here we represent the death of Christ as he would have us represent it-and remember him, as he commanded us to remember him ; here we give him thanks, and here we give him ourselves; here we defy all the works of darkness; and hither we come to be invested with a robe of light, by being joined to the Sun of Righteousness,' to live in his eyes, and to walk by his brightness, and to be refreshed with his warmth, and directed by his Spirit, and united to his glories. So that if we can receive Christ's body, and drink his blood out of the sacrament, much more can we do it in the sacrament.— For this is the chief of all the Christian mysteries, and the union of all Christian blessings, and the investiture of all Christian rights, and the exhibition of the charter of all Christian promises, and the exercise of all Christian duties. Here is the exercise of our faith, and acts of obedience, and the confirmation of our hope, and the increase of our charity. So that although God be gracious in every dispensation, yet he is bountiful in this : although we serve God in every virtue, yet in the worthy reception of this divine sacrament, there must be a conjugation of virtues, and, therefore, we serve him more: we drink deep of his loving-kindness in every effusion of it, but in this we are inebriated : he always fills our cup, but here it runs over.

The Effects of these Considerations are these : 1. That by “faith' in our dispositions and preparations And our blessed Saviour e himself adds a parallel to the first precept, which gives light and explication to it: “ When you stand praying, if you have any thing against any man, forgive him, that your Father which is in heaven, may forgive you your trespasses.”—And so Christ taught us to pray, “ Forgive us our trespasses, as we forgive them that trespass against us." Let us consider what we do, and consider what we say : do we desire to be forgiven no otherwise ? Do not we exact every little ignorance, and grow warm at every mistake? And are not we angry at an unavoidable chance? Would we have God to do so to us, and forgive us in no other manner, than as we do,—that is, turn his anger into every shape, and smite us in every part? Or would we have God pardon us only for little things, for a rash word, or an idle hour spent less severely? If we do so to our brother, it is a great matter : but if he reviles us to our head, if he blasphemes, and dishonours us, if he robs us, if he smites us on the face, what then? We rob God of his honour,—his priests, of their reverence,--his houses, of their beauty,-his churches, of their maintenance: we talk vile things of his holy name, we despise religion, we oppose his honour, and care not for his service. It is certain we do not usually forgive things of this nature to our brother; what then will become of our prayer? And what will be the effect of our communion ? and yet it is certain, there is nothing in the world easier than to forgive an injury. It costs us nothing, after it is once suffered : and if our passions and foolish principles would give us leave to understand it, the precise duty of forgiveness is a perfect negative; it is a letting things alone as they are, and making no more evils in the world, in which already there was one too many, even that which thou didst suffer. And, indeed, that forgiveness is the best, which is the most perfect negative: that is, “ in malice, be children;" whose petty quarrels, though they be fierce as a sudden spark, yet they are as innocent as the softest part of their own flesh,—and as soon out as that sudden spark, and forgotten perfectly as their first dream : and that is true forgiveness : and without thisf, we can never pray with just and perfect confidence and expectations.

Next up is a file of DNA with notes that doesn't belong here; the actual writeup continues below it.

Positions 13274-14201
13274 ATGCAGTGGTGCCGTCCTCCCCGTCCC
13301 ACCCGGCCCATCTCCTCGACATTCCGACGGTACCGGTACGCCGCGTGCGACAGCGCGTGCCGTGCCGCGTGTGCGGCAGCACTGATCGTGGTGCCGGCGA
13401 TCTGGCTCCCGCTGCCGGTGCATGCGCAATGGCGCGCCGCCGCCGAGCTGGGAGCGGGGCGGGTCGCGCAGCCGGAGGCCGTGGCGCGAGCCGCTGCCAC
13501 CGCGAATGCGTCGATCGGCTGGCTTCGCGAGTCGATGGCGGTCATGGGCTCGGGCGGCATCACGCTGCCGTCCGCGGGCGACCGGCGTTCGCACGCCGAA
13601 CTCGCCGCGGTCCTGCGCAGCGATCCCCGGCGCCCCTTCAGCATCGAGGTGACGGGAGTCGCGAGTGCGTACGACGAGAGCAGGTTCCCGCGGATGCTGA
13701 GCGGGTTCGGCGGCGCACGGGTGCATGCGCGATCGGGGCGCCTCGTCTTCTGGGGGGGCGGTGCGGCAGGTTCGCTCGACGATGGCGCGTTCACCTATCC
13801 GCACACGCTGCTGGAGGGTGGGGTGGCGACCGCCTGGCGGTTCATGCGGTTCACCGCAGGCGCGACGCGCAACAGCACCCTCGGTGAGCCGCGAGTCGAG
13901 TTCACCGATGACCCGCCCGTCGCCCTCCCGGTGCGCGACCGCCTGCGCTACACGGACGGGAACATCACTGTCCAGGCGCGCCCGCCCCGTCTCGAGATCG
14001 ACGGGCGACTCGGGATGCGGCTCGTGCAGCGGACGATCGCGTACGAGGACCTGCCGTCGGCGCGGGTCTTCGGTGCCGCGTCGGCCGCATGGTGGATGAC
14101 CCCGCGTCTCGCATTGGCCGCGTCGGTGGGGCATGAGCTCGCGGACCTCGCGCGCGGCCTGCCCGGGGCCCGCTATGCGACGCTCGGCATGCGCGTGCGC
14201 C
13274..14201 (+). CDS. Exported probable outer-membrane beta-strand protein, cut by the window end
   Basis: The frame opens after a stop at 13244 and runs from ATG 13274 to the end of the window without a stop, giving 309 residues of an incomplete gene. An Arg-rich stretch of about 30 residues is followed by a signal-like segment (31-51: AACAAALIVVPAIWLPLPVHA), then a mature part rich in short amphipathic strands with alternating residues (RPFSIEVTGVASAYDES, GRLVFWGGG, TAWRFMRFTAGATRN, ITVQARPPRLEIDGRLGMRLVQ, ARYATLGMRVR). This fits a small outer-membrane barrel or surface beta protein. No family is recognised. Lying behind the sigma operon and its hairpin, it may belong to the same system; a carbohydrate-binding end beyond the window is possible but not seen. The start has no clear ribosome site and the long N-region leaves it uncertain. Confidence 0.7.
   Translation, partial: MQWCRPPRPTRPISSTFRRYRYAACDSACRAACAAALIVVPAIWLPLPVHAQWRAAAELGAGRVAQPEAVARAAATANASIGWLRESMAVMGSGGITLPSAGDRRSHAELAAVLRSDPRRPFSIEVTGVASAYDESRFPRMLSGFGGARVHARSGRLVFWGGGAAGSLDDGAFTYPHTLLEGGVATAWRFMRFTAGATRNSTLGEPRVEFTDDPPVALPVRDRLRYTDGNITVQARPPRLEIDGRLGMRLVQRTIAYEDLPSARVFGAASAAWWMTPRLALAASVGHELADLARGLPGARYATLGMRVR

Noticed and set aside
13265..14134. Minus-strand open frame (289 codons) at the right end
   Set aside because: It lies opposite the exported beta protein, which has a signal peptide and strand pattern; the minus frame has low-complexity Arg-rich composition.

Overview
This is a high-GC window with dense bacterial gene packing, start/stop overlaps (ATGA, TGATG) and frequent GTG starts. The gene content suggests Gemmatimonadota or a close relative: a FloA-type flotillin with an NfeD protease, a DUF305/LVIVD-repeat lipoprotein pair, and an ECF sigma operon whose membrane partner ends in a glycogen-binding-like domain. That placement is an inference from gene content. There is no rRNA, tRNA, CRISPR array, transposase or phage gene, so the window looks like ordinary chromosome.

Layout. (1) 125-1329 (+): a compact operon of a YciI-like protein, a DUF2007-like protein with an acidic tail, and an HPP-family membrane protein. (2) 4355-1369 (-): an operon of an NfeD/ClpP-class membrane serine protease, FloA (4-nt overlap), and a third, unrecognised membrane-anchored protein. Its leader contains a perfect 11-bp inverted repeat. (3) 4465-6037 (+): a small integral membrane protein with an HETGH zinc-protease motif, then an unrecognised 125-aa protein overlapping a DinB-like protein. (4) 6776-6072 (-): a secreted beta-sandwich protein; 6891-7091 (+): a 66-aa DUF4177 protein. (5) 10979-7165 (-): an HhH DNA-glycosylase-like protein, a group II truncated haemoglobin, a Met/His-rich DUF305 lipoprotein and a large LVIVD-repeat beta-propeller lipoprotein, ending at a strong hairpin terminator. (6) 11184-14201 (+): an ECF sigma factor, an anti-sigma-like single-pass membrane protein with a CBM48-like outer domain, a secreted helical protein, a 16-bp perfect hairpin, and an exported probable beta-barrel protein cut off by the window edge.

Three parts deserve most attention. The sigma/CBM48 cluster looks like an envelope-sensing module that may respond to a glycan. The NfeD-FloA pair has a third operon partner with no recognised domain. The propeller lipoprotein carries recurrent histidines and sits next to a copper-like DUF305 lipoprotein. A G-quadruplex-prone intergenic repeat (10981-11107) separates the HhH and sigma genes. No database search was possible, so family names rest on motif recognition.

e

Mark, xi. 25.
Ignoramus sine pace Communionem.-S. Hierom. Epist. 62. ad Theophilim.

SECTION VI.

Meditations and Devotions relative to this Preparatory Grace ;

to be used in the Days of Preparation, or at any Time of Spiritual Communion.

St. Bernard's Meditation and Prayer.

The chalice which thou, O sweetest Saviour Jesus, didst drink, hath made thee infinitely amiable; it was the work of my redemption. Certainly nothing does more pleasingly invite, or more profitably require, or more vehemently affect me, than this love; for by how much lower thou didst for me descend in the declinations of humility, by so much art thou dearer to me in the exaltations of thy charity and thy glory. Learn, O my soul, how thou oughtest to love Christ, who hath given us his flesh for meat, his blood for drink, the water of his side for our lavatory, and his own life for the price of our redemption. He is stark and dead cold, who is not set on fire by the burning and shining flames of such a charity.

I. Blessed Saviour Jesus, the Author and Finisher of our faith, the Fountain of life and salvation; by thee let us have access to thy heavenly Father, that, by thee, he may accept us, who, by thee, is revealed to us. Let thy innocence and purity procure pardon for our uncleanness and disobedience ; let thy humility extinguish our pride and vanity; thy meekness extinguish our anger; and thy charity cover the multitude of our sins.

II. O blessed Advocate and Mediator, intercede for us with thy Father and ours, with thy God and ours : and grant that, by the grace which thou hast found, by the prerogative which thou hast deserved, by the mercy which thou hast purchased for us, that as thou wert partaker of our sufferings and infirmities, so we, by thy death and resurrection, and by thy infinite gracious intercession, may be made partakers of thy holiness and thy glory.